When we started working on the Margo project, Robert immediately thought of Jose Alves da Silva.
Jose has developed characters for the fields of advertising, games, and film. Most recently he has also been dedicated to creating collectible figures and model kits. He's done an amazing job of creating and 3D-modeling the characters for the Margo movie. We asked him to answer some questions for us:
What inspired you to start doing 3D modeling work?
My 3D modeling days started back in 1992 during my Architecture degree. 3D was starting to be used in the simulation of architectural solutions with software like AutoCAD. Also pre-rendered 3D was starting to be used in video games using software like 3D Studio (DOS version) and Silicon Graphics. When I had the opportunity to use the first version of 3D Studio, I thought it would be great to use this tool, that was mainly used for games and film, but which had the capacity of rendering light, texture, and materials, in the simulation of architecture. That was how my first company was born.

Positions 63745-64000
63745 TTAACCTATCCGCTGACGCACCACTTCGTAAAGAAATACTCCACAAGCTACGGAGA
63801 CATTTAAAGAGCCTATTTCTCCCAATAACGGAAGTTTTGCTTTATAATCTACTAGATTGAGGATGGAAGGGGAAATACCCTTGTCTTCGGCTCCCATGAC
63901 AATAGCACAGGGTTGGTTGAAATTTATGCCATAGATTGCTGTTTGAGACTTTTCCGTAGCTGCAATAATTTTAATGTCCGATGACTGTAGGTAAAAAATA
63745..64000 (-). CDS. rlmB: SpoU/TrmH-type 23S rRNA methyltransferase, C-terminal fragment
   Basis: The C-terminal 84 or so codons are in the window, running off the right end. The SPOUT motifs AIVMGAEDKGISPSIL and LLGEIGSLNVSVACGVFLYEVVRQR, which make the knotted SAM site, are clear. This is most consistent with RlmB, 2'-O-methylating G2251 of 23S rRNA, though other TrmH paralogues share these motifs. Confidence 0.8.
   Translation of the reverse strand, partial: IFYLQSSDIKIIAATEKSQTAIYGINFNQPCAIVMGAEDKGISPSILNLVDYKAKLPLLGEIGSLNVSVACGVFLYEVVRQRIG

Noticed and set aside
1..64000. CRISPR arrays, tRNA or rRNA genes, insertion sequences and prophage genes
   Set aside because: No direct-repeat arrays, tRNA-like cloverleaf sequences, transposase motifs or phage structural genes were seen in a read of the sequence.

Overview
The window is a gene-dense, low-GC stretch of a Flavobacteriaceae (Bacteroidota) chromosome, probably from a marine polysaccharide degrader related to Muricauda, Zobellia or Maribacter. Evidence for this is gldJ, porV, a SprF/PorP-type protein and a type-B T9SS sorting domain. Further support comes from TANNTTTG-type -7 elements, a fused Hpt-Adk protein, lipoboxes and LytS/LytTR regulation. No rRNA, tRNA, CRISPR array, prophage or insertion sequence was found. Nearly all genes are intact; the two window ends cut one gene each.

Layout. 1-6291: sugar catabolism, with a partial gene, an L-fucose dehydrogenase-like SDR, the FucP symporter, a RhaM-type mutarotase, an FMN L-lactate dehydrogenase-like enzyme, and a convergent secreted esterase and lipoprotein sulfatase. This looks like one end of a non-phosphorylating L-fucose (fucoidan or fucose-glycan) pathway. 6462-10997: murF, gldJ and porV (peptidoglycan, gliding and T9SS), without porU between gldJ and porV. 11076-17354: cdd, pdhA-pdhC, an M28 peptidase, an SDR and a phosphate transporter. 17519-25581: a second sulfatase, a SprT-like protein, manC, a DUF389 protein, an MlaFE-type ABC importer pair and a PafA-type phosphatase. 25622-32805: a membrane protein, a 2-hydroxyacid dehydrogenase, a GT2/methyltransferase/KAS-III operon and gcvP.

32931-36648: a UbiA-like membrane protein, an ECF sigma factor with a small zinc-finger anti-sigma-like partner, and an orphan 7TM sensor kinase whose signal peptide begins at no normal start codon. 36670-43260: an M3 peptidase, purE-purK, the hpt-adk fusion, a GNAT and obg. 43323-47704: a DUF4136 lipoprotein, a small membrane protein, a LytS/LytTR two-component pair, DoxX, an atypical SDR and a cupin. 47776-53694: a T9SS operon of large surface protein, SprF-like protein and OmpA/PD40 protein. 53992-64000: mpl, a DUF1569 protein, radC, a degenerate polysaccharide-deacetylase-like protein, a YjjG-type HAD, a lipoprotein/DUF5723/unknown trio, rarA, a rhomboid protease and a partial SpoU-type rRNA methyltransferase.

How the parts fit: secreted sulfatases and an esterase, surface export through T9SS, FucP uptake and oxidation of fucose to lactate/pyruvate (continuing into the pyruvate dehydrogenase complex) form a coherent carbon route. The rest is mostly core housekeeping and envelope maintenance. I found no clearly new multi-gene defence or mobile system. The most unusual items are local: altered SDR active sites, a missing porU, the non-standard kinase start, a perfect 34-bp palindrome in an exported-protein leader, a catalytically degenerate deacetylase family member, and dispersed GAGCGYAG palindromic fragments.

Most of my first years in 3D were spent creating models of buildings, landscapes, and furniture for architectural visualization. The tools were far more limited than today's arsenal and it was not uncommon to have to build 3D objects face by face. With the evolution of hardware and software, 3D modeling evolved to a point in which you can sculpt millions of polygons interactively. Organic surfaces that were so hard to create in the past can now be created in an intuitive way as someone that approaches a block of clay or stone.
I always loved character creation and these new tools gave me the power to materialize my ideas into 3D models. With a background on hard surface modeling, I can now mix organic and non-organic modeling to get the best final result. And, things got even better with the arrival of 3D printers, allowing us to hold our creations in our hands!